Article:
One of the reasons I appreciate Acculturated is that its contributors are allowed to express differing opinions. Just earlier this week Ashley E. McGuire argued against fellow contributor Kate Bryan’s take on the “bossy” controversy. And now Mark Judge has taken exception to my commentary on the suicide of fashion designer L’Wren Scott, which leaves me no choice but to challenge him to pistols at twenty paces.
In all seriousness, Judge and I do not seem to be embroiled so much in a disagreement as in a misunderstanding. Here was the core of my brief commentary about Ms. Scott: “Her tragedy is a reminder that we all have our demons, and celebrity and luxury are illusions that cannot protect us. It takes an armor welded from elements much stronger than ourselves – family, friends, and faith, for example – to keep those demons at bay.”
Judge seemed to get both much more and much less out of that than I intended. He described it as “a lazy dismissal of a gifted person” who “was, above all else, an artist.” He wrote that I “admitted” I knew “nothing about her and the reasons for her suicide” (which is only half-right – I did know about L’Wren Scott and her work). He seems to think I was using her “as yet another pinata in the culture wars” – I’m not sure where that comes from, since my piece was not about the culture wars. And he felt that I failed to seriously assess her art.
But my short article was not about her art. It was about what people on the outside saw of her life. Judge believes my piece lacks an understanding of pop culture, but the tug-of-war between our fragile humanity and the seductive illusion of luxury and celebrity is one of the most serious issues with pop culture.
Judge wrote that “conservatives often dismiss artistic endeavor, ignoring that it can be brutally hard work and take a lot of courage.” There is truth to that, but I’m not sure why he assumes from my article that I fall into that camp. I was a musician for many years, I tried my hand at acting, and now I’m a screenwriter and a pop culture critic, so I know from personal experience what art demands.
However, we have common ground. In response to my point about people often needing something larger than themselves to keep it together, Judge wrote that “the foundational things in life are the things that can keep us out of trouble and even save our lives. But so can art.” I couldn’t agree more. When I listed “family, friends, and faith, for example,” I wasn’t excluding art or anything else that might work for someone, although in retrospect I should have elaborated on that point to avoid just this kind of misunderstanding. Judge rightly points out that family, friends, and faith can sometimes fail us too – they have failed me on occasion, as I have them – and that art can be there for us in ways that nothing and no one else can.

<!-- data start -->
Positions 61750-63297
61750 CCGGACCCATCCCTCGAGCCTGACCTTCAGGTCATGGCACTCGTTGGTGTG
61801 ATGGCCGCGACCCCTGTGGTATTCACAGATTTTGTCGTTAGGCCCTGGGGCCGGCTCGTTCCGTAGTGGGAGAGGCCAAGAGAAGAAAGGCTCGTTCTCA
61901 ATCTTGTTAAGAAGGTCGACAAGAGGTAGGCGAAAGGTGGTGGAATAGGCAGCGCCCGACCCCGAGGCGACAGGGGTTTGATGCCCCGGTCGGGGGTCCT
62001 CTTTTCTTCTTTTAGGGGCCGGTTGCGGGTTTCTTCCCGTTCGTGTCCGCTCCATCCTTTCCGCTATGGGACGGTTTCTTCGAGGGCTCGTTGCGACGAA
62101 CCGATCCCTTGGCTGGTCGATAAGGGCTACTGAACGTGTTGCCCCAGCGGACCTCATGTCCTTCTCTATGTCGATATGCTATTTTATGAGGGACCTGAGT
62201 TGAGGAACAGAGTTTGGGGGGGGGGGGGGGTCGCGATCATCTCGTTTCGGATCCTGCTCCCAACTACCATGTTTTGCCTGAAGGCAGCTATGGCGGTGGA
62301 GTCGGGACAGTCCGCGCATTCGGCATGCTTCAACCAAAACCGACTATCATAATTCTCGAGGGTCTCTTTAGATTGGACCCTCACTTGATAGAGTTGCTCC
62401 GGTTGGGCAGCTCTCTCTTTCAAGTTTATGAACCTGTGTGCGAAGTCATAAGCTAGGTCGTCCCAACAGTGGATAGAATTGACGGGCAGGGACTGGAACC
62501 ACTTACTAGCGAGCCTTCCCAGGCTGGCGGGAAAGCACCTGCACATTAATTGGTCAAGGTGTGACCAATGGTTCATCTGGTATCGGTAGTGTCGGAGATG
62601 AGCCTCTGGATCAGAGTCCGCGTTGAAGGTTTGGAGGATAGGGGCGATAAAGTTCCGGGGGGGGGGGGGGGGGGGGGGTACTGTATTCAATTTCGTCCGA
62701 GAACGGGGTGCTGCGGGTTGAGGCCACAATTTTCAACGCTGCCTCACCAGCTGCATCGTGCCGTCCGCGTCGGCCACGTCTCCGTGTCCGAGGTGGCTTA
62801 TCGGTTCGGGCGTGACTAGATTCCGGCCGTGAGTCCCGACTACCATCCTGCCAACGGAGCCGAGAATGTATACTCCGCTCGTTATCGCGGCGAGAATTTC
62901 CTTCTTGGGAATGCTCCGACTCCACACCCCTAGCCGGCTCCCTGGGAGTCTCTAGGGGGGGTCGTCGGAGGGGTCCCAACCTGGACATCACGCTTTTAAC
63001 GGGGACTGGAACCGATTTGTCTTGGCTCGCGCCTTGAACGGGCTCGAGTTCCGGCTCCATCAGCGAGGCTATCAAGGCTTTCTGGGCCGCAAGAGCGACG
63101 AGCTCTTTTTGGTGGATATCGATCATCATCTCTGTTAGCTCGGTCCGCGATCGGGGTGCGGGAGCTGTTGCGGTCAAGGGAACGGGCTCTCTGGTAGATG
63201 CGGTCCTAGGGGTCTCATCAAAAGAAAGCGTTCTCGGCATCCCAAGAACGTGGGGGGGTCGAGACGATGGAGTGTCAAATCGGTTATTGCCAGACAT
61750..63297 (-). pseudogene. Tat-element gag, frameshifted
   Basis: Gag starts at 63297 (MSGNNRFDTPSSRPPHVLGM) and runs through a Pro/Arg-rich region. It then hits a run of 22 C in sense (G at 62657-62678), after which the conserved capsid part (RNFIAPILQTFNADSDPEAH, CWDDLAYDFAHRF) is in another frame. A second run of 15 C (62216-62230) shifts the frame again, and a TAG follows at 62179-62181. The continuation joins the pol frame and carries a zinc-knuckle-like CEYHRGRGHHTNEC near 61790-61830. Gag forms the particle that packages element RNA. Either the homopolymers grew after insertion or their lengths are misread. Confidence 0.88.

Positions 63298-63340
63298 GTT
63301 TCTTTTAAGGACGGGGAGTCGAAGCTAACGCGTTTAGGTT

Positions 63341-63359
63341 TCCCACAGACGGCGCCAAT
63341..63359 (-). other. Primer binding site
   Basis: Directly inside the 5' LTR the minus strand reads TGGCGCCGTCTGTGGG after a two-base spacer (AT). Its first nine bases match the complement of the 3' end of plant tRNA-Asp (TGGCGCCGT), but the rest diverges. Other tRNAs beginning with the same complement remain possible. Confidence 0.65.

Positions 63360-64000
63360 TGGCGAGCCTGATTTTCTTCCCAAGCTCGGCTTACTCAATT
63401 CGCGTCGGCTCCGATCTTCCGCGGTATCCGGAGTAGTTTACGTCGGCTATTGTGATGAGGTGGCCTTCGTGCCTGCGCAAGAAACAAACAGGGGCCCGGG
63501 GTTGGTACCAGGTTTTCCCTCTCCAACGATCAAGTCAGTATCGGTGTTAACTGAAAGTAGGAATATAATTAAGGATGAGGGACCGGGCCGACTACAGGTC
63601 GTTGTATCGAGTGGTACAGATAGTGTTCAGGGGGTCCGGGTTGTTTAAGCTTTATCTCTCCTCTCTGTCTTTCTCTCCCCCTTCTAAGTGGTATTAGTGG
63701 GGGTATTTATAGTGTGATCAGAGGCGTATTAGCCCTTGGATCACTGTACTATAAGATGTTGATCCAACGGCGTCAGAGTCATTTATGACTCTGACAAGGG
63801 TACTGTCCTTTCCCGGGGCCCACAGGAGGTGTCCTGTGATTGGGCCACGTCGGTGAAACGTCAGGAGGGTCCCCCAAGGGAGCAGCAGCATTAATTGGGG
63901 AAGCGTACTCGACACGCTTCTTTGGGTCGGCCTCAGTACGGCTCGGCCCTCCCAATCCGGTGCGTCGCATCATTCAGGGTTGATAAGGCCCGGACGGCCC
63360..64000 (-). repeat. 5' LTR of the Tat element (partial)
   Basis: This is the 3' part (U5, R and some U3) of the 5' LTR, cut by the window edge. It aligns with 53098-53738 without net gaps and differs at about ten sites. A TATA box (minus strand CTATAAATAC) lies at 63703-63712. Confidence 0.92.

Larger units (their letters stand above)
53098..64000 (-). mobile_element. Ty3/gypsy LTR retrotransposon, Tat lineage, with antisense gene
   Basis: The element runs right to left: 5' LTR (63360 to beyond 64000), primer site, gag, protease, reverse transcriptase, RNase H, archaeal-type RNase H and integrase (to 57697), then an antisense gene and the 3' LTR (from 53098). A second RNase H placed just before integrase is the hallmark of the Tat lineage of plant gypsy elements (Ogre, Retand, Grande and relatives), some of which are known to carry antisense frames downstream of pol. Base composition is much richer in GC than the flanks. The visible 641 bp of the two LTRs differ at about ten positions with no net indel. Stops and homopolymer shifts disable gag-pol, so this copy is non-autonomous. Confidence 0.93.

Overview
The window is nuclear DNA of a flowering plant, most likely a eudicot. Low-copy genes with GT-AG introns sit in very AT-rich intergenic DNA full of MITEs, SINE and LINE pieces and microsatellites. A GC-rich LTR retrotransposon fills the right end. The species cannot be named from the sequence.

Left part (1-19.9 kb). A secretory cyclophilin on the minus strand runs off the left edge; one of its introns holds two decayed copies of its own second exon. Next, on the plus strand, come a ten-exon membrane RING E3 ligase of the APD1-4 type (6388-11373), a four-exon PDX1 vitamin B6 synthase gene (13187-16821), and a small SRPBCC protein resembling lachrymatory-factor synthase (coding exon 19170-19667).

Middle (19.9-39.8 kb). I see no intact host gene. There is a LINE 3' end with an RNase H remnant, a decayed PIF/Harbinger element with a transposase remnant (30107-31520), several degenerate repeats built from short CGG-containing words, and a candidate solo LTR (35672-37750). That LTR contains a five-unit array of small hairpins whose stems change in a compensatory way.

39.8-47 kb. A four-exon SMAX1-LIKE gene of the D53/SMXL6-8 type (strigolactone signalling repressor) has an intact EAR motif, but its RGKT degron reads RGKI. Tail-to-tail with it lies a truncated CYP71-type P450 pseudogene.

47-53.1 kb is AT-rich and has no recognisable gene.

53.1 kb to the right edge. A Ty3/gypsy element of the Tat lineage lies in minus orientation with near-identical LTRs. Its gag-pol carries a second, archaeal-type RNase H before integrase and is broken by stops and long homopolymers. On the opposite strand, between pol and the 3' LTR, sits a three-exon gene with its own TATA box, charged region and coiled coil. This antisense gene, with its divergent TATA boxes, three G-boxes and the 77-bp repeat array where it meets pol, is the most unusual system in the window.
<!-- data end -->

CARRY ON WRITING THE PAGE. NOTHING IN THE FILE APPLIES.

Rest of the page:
I fully agree. As just one example, last week I posted a piece about actor John Lithgow and the power of story to bring his ailing father back from the brink of depression and surrender – “back to life,” as Lithgow put it. “Sometimes a song, a play, or, yes, a dress, can make the difference,” Judge asserts, “pointing someone to a life that is missing at home.” Absolutely. “And to assume that celebrity and luxury precludes the possibility of these things reveals a kind of misunderstanding about popular culture and art.”
I think the misunderstanding is his. I never wrote that celebrity and luxury preclude that possibility, nor did I say that they were even the cause of L’Wren Scott’s death. I’m not sure how anyone can think I was lecturing or dismissing her or ignoring the life-saving power of art; nor did I judge her for killing herself. My point was that fame and fortune seem larger than life, but they are paper-thin, and we all need something stronger to anchor us, whatever that may be. I didn’t claim that this is an original or even profound observation – only that it is something we need reminders of nearly constantly in our culture, and Ms. Scott’s suicide is a poignant one.
“Fashion is the armor to survive the reality of everyday life,” L’Wren Scott recently wrote, a statement that would seem to bolster Mark Judge’s point about art being a refuge. And perhaps that did sustain her throughout her life. But in the end not even that was enough. And she’s far from alone; legion is the number of artists, both famous and unknown, who have taken their own lives. For whatever reasons, in their final moments there was nothing to keep them from going under – not even their art.
(This article originally appeared here on Acculturated, 3/20/14)